Master of Biotechnology (MBiotech)
Advances in biological science continually shape innovation in response to global challenges faced by humanity in the 21st century.
Biotechnology is the application of biological sciences to meet these challenges in areas like health and disease, the production of high value food and the sustainable use of natural resources to create new economies that leverage the explosive growth of knowledge on living systems.
Biotechnology has long been central to the New Zealand economy, driving innovation in crop science, agritech, and soil engineering. For example, the development of new plant cultivars that express consumer-desirable traits, improved disease resistance or producing high quality protein with a low carbon footprint. But biotechnology is increasingly evident in a wider range of economic activity, in biomedical industries such as vaccine and therapeutic drug development, or microbial developments that seek to minimise waste streams in the environment.
The new Master of Biotechnology is a vocation-focussed 180-point programme in which students will develop the specialist knowledge and skills that are required to contribute to these developing technologies and help tackle pressing national and global issues.
This masters qualification will be attractive to students with an interest in the application of biology and who wish to build on their undergraduate science foundation for greater career opportunities, job satisfaction, and a more streamlined transition into industry.
Students in the programme will be taught by leading academics in their respective fields and benefit from strong linkages between Auckland University and industry-focused Crown Research Institutes.
Within the programme, five specialisations have been developed to offer focus of study in defined disciplinary areas each of which is aligned to market sectors, industry need and recognised employer demand. Students may choose from specialisations in Bioinformatics, Molecular Cell Biology and Genetics, Molecular Microbiology, Plant Biotechnology and Protein Engineering. Alternatively, students can create their own programme by combining courses from each area of specialisation. The choice is yours.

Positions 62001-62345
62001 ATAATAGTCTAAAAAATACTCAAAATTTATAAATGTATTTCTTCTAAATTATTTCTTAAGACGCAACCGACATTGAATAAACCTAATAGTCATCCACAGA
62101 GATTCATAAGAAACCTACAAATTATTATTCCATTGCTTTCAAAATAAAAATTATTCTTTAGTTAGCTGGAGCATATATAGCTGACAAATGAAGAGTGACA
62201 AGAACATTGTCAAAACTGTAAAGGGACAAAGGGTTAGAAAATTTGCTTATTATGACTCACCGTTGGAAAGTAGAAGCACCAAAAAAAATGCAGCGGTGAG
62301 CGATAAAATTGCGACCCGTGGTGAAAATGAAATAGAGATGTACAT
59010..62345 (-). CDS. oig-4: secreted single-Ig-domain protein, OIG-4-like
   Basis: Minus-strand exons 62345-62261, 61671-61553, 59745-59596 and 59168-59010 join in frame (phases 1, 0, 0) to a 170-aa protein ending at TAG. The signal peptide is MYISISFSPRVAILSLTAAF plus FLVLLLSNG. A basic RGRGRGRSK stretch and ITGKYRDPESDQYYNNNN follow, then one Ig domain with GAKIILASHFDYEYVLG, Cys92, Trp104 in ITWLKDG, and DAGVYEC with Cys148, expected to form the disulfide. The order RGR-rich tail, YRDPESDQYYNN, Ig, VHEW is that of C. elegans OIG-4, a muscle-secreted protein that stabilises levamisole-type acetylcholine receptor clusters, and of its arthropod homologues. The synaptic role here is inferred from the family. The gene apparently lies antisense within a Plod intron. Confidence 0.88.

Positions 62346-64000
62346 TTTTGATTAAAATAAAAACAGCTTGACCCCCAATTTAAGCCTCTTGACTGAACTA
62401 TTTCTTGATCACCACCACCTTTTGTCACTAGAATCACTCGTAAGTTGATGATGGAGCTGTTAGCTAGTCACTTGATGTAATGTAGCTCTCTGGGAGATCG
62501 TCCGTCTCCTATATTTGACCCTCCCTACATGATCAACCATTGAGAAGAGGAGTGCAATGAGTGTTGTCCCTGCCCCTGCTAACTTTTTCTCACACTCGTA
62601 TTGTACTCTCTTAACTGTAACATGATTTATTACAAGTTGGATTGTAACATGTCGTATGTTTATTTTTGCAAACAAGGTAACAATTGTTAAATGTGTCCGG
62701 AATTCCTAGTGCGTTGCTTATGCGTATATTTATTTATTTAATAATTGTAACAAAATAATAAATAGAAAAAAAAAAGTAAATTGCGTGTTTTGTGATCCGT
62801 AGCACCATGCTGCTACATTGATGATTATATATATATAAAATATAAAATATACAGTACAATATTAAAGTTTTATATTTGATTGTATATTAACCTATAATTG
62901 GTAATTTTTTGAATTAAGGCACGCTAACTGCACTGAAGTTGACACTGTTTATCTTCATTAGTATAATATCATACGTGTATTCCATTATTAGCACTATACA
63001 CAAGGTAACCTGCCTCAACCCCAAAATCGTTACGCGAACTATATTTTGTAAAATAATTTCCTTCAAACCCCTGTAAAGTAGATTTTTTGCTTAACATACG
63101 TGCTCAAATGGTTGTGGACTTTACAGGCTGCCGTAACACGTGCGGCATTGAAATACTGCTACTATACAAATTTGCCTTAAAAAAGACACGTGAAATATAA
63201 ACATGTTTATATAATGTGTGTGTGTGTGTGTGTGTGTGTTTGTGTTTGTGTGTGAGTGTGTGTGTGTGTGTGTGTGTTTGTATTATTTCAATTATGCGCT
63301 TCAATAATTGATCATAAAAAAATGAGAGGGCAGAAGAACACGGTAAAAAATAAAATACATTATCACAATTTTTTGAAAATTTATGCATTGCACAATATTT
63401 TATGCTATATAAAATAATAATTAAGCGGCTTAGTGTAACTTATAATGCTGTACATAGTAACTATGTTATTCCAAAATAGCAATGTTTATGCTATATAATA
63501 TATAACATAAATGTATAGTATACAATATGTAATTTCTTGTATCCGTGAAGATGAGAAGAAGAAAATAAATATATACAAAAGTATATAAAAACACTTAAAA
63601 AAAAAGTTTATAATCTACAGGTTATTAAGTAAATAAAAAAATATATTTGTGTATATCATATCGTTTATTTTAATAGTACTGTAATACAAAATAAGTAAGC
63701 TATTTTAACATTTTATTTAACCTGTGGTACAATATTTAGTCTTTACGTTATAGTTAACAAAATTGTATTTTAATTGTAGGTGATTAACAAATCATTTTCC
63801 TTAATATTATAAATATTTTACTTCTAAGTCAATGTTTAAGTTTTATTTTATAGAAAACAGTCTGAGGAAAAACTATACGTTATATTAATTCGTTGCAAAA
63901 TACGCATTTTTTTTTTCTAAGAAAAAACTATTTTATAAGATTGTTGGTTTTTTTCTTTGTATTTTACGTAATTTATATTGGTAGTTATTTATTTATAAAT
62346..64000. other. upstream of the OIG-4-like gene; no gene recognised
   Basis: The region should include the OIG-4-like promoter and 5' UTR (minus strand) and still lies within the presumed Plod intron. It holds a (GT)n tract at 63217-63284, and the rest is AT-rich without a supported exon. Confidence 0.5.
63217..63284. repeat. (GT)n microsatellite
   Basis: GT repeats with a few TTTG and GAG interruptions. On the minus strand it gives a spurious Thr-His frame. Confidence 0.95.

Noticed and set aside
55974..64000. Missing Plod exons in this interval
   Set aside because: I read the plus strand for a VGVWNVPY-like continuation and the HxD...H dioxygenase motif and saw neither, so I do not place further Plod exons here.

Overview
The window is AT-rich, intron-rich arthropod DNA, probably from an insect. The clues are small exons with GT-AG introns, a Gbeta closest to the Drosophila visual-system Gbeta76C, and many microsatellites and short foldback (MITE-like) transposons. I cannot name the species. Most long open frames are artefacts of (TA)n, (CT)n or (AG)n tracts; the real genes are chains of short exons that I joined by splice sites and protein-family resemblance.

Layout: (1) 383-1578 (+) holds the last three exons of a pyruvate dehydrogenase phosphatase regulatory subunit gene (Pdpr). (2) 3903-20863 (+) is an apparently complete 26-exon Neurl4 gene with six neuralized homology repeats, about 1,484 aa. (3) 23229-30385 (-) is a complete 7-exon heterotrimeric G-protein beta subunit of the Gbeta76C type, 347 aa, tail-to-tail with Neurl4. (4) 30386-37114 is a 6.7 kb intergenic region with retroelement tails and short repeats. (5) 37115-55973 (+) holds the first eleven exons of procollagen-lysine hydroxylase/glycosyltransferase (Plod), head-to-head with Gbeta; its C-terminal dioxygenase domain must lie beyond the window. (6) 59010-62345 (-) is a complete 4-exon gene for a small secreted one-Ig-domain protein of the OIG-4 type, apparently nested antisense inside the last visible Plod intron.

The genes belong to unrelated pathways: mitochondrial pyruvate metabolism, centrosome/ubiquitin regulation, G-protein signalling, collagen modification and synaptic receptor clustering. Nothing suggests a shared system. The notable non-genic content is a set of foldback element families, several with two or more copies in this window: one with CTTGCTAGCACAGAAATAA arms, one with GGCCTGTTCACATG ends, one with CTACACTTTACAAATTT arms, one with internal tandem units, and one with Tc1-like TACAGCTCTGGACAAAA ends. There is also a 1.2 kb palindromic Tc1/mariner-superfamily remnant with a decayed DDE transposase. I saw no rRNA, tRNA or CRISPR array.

Students will enter the Master of Biotechnology with a recognised undergraduate degree in biotechnology or biological sciences and prior exposure to molecular biosciences, biochemistry, microbiology, and genetics.
Students in the programme will be taught by leading academics in their respective fields and benefit from strong linkages between Auckland University and industry-focused Crown Research Institutes, like Plant and Food. As part of the programme, students undertake a supervised research project that could provide a path to future postgraduate studies.
Master of Biotechnology graduates may seek positions in the medical, diagnostic, and healthcare sectors, agriculture, food and dairy industries, and government sectors like regulatory agencies. They may also choose to work on transformational research within research institutes or pursue an entrepreneurial route building on their university research towards commercialisation and spinout.
Programme director: Dr John Taylor
Dr John Taylor is an experimental virologist with an interest in the development of novel vaccines and antiviral therapies.